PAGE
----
The sensible—albeit conservative—understanding of CMS’ intentions regarding this key but ambiguous sentence picks up where the last stated concern leaves off: It assumes CMS is referring to the totality of the case record, not just the final report. (This is consistent with the approach used by CMS with surgeons, internists, and the like, when it takes into account "the combined entries" of residents and senior physicians to "constitute the [entire] documentation for the service.")7 Following this logic, if all paperwork for a case shows that the teaching physician performed the patient service with no or only passive involvement by a resident, then his or her signature on the final report is all that’s needed; it’s not necessary to include an attestation in the report, nor is it appropriate to append the GC modifier to the procedure code(s). Conversely, if the preparatory paperwork for a case shows that a resident played an active role in developing the interpretation that was reviewed and accepted or modified by the senior pathologist, the final report must include an appropriate attestation and the GC modifier must be affixed to the procedure code(s), even though the resident isn’t identified anywhere in the final report itself. The College of American Pathologists appears to share this understanding of CMS’ equivocal language.8

You and your attorney need to carefully weigh the arguments and the limited evidence in support of the competing theories for whether an attestation is or isn’t required when residents aren’t named in pathology reports. When deliberating, also take three important practical considerations into account: (1) in matters of government policy, what at first blush looks like a loophole in reality is often a noose; (2) auditors know which hospitals have resident education programs, and they’re always on the lookout for claims that don’t match that environment; and (3) the capabilities of most lab reporting systems today are such that template attestations can be added to reports with relative ease at virtually no cost.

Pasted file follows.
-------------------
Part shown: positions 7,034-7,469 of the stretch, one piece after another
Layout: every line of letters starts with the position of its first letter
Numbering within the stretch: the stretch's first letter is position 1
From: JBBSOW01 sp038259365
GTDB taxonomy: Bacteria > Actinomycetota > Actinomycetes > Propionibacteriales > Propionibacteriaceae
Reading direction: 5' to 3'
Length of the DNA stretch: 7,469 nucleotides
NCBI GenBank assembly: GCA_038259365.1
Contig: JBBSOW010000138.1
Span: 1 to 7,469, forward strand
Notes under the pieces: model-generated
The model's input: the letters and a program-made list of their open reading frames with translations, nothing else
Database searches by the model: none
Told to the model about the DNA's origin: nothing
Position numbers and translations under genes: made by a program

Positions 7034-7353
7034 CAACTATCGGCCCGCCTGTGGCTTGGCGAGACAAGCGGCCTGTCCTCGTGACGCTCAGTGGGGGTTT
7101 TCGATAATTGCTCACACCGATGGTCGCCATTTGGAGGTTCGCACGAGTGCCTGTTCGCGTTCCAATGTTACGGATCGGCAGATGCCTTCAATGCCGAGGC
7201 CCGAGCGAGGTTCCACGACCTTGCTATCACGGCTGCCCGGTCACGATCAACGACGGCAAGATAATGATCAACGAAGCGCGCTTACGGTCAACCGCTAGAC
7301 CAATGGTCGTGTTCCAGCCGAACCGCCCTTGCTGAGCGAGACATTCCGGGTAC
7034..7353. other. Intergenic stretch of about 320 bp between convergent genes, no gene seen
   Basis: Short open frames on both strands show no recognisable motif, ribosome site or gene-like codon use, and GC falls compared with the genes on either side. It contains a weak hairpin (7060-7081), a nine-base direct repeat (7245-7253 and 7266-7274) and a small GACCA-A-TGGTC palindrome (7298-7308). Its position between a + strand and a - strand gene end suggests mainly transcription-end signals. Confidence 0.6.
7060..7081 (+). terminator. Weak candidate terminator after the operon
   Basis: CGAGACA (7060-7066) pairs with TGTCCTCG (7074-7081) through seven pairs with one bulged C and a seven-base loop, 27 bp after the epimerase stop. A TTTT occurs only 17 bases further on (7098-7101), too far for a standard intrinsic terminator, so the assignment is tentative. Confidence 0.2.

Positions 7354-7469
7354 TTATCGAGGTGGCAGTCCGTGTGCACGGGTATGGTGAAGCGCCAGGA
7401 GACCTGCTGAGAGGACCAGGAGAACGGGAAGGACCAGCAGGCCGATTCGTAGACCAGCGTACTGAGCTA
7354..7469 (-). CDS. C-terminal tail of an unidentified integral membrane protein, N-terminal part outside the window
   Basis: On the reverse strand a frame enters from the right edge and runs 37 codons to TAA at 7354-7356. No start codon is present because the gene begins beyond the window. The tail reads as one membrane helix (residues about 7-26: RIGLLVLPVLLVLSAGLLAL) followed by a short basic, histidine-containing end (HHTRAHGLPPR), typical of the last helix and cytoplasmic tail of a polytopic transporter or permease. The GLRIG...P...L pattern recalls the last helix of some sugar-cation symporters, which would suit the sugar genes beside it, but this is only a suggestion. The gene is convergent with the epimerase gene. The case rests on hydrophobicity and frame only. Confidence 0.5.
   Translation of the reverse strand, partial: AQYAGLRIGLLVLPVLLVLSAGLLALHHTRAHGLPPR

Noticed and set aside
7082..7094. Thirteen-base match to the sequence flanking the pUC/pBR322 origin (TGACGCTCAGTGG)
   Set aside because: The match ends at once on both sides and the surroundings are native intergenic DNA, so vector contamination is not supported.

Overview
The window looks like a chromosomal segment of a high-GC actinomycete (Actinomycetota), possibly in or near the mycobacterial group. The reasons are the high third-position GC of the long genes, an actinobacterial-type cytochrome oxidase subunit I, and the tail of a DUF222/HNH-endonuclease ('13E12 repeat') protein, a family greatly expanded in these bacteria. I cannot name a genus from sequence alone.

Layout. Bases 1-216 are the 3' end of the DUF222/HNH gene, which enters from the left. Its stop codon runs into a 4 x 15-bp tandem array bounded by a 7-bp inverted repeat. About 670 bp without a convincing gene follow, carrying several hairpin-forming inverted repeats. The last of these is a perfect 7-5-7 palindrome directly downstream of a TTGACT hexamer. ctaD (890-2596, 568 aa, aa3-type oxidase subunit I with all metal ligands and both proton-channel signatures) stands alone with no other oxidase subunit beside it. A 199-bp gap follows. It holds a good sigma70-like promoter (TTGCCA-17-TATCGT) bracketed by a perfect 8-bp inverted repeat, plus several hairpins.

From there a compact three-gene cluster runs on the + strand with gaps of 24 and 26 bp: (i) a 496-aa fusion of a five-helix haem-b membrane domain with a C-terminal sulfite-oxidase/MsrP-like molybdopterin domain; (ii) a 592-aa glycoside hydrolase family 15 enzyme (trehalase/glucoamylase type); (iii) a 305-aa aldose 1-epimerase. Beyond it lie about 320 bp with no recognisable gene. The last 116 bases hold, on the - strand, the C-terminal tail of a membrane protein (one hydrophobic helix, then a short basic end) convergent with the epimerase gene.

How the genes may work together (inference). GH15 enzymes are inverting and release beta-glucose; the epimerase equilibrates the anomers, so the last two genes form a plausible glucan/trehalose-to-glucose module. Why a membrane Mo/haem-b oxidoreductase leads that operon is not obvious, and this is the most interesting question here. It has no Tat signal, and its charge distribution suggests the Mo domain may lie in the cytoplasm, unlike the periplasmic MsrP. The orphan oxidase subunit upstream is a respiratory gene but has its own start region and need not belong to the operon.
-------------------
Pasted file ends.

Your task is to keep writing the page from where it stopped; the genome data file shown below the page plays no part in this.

Nuances for reporting the GC modifier

Medicare requires modifier GC with CPT and HCPCS procedure codes to declare that a resident actively participated in the service, but that the senior physician in whose name the service is billed was "present during the key portion of the service, and [was] immediately available during the other parts of the service."9 If a resident wasn’t involved in the service, or was involved only in a passive way (for example, merely as an observer), you don’t need to report the GC modifier on the senior physician’s claim.

The GC modifier is appended to the applicable CPT or HCPCS procedure code in addition to any other modifier(s) that may apply. For example, teaching pathologists very frequently report modifiers 26 (professional component only) and GC together (for example, 8830526GC).